Expungements and Sealed Records

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Criminal record

By Derek Hinton, President, CRAzoom

If so ordered, a county court will actually seal or expunge the record. So, when you go to the court, the expunged or sealed record is not there. You, in turn, do not report the record that has been sealed or expunged. 

Now, if you are a CRA that reports “criminal records” from a database, rather than using the database as a pointer to go to the actual court of record, you can report a record that has, in fact, been expunged or sealed. If you do that, you are going to have a consumer that is extremely unhappy and reading reviews of FCRA plaintiff attorneys. You should review your policy and procedures on reporting database/stale information. (While you’re at it, review your contract with your database provider to see if they allow that.) 

So, assuming you never report database information and only report the latest information from the court, are you in the clear? 

Well, apparently, there’s been a plaintiff attorney seminar regarding the reporting of expunged and sealed records. And in this seminar for FCRA plaintiff attorneys, the assumption is that CRAs as a rule just report database records. And even when the CRA has obtained the latest information available from the court, they are getting sued. 

The issue is that while the record may have been ordered sealed or expunged, the court has not received the order or has sat on it and not updated its records. And the worst case scenario is that the consumer does not dispute the information with the CRA, but instead takes his expungement order to the plaintiff attorney with the best reviews and you receive the lawsuit in the mail.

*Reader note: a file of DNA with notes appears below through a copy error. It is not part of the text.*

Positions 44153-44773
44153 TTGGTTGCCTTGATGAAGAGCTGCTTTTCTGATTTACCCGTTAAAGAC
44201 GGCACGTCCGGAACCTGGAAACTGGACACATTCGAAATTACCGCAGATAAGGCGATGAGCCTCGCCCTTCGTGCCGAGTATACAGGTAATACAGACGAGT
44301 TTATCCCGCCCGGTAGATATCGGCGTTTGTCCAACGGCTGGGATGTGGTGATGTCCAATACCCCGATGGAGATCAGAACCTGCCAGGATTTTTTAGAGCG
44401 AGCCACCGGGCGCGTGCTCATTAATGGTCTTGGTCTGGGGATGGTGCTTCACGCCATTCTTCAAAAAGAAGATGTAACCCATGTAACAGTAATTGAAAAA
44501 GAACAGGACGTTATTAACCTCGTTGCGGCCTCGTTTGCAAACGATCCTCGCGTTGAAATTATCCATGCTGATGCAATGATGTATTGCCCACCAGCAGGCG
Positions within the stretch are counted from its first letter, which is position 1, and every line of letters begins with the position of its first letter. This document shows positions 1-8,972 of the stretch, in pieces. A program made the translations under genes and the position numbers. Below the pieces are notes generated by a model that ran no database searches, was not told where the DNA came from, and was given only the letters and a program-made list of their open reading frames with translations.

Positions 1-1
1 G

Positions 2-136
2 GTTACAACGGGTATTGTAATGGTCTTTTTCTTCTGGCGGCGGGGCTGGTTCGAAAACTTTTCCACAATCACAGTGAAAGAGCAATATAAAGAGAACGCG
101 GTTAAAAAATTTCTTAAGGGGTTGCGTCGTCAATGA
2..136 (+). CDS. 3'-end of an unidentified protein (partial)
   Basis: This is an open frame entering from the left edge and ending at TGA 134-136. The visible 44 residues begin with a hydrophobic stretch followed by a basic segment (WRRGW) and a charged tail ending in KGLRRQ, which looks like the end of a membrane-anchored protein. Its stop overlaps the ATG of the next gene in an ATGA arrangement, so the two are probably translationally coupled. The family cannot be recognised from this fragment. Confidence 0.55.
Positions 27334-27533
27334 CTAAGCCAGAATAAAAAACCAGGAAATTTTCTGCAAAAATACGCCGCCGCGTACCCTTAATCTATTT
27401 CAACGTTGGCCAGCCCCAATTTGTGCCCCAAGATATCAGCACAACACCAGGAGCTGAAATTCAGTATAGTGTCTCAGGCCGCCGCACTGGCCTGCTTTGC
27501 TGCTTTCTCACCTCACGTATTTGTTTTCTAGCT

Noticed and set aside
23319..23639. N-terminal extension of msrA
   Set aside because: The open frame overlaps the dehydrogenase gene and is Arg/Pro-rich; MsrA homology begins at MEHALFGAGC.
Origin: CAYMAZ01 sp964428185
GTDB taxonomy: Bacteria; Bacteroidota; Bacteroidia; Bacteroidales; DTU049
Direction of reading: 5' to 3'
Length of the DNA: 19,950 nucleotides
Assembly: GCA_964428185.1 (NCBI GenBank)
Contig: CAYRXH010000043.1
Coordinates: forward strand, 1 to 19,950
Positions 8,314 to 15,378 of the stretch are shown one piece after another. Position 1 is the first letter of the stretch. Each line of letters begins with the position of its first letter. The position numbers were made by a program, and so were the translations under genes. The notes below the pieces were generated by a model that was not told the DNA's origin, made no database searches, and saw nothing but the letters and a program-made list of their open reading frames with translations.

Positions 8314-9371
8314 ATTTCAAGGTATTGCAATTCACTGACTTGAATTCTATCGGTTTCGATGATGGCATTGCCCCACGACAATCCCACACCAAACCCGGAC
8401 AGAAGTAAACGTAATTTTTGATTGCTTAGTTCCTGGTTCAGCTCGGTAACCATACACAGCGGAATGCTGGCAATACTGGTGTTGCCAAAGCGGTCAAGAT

I’ve had a client re-order the information, and provide to the plaintiff attorney a date-stamped record showing the record is still public record—and the case was not dropped. 

At this point the case is frivolous, and the plaintiff begins asking for policies and procedures, documentation of quality control, and training. If you are a PBSA Accredited firm, this will be maddening, but you’re going to have this and you can go on offense instead of playing defense. If you are an unaccredited firm, it’s going to be maddening and you’re going to get inquiries on how much you will pay just to make them go away. 

So outside of taking an anger management class, what can you do? 

  • If you are an unaccredited firm, become accredited. That will help prevent suits and provide defense if you do get sued. 
  • Make sure your insurance policy covers these types of claims and doesn’t specifically exclude them. 
  • If the consumer does call and tell you that his record has been expunged or sealed and the court still shows it, don’t dispute it or just listen, become an advocate for the consumer by providing the information they need to get the record off the court records. 
  • If you get a lawsuit out of the clear blue sky, contact or have your counsel contact the plaintiff’s attorney and send the current, date-stamped current record from the court. 
  • Speaking of counsel: FCRA law is a niche area. Your brother-in-law may be a dynamite business law attorney, but you should use counsel well-versed in this area or allow your insurance carrier to choose if you do not have industry-specific counsel. 
  • If the plaintiff’s attorney cannot read or understand for comprehension or is a snake in the grass, you’re going to play defense for a while—but maybe go on offense shortly. 



Derek Hinton is President of CRAzoom, a company used by the majority of CRAs to achieve and maintain PBSA Accreditation. In addition, Derek consults as a fractional Compliance Officer for CRAs, has created “plug and play” packages for CRAs being audited by their vendors, and is the owner and creator of CrimApollo, a criminal record assessment tool for employers and CRAs. Derek is also the managing partner of NameGrades, a program that assesses the commonality of names in the United States. 


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